Built and social indices for hazards in Children's environments

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Department of Social Sciences


Leveraging the capabilities of the Historical Spatial Data Infrastructure (HSDI) and composite indices we explore the importance of children's built and social environments on health. We apply contemporary GIS methods to a set of 2000 historical school records contextualized within an existing HSDI to establish seven variables measuring the relative quality of each child's built and social environments. We then combined these variables to create a composite index that assesses acute (short-term) health risks generated by their environments. Our results show that higher acute index values significantly correlated with higher presence of disease in the home. Further, higher income significantly correlated with lower acute index values, indicating that the relative quality of children's environments in our study area were constrained by familial wealth. This work demonstrates the importance of analyzing multiple activity spaces when assessing built and social environments, as well as the importance of spatial microdata.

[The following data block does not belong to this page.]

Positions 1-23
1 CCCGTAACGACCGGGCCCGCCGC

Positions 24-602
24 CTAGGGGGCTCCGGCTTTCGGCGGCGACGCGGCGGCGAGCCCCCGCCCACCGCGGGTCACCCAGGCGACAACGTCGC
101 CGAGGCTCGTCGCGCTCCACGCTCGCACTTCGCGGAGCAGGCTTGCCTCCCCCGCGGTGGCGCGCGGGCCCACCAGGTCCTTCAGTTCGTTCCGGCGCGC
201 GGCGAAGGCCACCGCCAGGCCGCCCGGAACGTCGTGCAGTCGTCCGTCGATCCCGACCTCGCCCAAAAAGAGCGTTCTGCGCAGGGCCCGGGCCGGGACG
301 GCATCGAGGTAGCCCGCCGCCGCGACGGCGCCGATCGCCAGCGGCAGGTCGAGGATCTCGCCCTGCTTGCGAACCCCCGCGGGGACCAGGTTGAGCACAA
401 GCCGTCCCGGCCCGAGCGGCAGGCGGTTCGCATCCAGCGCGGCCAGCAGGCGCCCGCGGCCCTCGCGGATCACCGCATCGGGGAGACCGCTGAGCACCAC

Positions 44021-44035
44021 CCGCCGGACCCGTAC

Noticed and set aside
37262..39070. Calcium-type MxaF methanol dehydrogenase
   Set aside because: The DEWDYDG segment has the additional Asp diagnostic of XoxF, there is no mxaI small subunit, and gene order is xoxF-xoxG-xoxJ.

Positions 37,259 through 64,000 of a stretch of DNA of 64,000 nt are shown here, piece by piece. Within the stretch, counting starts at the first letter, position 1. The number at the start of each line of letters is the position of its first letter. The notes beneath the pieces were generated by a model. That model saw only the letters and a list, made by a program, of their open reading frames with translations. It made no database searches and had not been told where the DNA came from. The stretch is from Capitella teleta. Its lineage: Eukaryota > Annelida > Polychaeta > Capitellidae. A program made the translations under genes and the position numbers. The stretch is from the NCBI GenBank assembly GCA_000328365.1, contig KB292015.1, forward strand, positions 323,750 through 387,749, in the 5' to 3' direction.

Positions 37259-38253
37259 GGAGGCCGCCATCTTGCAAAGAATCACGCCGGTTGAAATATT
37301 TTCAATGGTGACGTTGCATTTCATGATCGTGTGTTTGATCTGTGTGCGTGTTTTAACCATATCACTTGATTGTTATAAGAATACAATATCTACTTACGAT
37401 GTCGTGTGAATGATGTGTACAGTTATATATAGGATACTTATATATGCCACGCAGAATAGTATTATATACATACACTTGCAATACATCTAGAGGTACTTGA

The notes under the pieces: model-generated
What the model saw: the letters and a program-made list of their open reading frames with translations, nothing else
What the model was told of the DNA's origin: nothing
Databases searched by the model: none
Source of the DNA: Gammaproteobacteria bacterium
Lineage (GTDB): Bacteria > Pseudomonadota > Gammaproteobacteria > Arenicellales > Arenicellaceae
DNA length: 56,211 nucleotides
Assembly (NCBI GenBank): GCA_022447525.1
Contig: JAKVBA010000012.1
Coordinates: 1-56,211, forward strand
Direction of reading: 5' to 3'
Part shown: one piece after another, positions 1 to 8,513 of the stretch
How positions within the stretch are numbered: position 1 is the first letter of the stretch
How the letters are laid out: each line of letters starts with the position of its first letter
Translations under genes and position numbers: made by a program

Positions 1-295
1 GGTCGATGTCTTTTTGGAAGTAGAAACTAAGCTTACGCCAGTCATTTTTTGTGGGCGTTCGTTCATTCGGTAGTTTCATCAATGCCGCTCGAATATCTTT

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Health & place